Three Way Link Building
In the world of SEO, link building is an important technique which assists the in the boosting of your site’s popularity in the search results. However, you need to be very careful how you create links
, otherwise, you could be doing more damage than good. For example, several years ago it was common practice to do “link exchanges,” which basically is where Site A exchanges a link with Site B and they both link to each other. At first, this technique worked for a while, but eventually, the search engines evolved and began penalizing websites which did this. To this day, most business websites still routinely get link exchange requests as common knowledge is usually several years behind “what you should actually be doing.”
Enter Three Way Link Building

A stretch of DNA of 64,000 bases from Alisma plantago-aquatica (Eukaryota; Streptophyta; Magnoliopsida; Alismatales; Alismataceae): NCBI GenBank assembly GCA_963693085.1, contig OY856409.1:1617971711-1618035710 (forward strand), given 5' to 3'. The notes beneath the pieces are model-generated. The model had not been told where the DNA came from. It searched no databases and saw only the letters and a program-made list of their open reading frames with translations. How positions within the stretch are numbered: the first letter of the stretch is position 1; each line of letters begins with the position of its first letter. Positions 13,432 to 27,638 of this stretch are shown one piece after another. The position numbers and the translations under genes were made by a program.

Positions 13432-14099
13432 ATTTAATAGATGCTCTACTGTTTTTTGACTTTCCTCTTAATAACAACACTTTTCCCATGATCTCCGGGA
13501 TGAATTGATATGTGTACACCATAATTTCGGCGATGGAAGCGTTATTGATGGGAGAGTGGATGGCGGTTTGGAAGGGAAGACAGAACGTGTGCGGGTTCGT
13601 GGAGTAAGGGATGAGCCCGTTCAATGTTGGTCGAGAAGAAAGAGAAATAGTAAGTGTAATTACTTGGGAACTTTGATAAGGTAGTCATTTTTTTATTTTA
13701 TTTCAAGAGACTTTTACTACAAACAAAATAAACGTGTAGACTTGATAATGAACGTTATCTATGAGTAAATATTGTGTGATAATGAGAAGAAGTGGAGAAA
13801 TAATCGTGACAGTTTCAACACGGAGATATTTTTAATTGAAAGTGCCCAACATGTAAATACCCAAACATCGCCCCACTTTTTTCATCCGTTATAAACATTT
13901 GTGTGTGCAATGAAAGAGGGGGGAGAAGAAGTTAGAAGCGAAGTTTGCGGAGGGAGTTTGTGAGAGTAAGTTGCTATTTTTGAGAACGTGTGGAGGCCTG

This method of link building is a more sophisticated system than simply swapping links. Here is how it works: Site A links to Site B, which links to Site C, which links back to Site A. Imagine a simply triangle and you will better understand the concept. In order to do this, one party (or both) needs to have another website under their command where the link can be added. In addition, the sites which are linking to each other need to have a minimum PageRank (PR) score (at least 3 or higher) and do not need to be considered “spammy” in nature.
Is Three Way Link Building considered a good thing to do?
As I write this, there is nothing wrong or “Black Hat” with this approach. As a rule of thumb, I recommend using other link building methods in addition with three way link building. By using a more diverse strategy, you have a more natural and evenly distributed link footprint across the Internet.
How do I get started?
I recommend begin looking for related style sites and talk to the webmaster or site owner and see what type of network they have. Once the relationship is established and all websites meet the simple standards– get busy!
About the Author: Rhett DeMille, the owner of PalmettoSoft, is a leading search engine optimization consultant located in the Florida and Greater Carolina areas.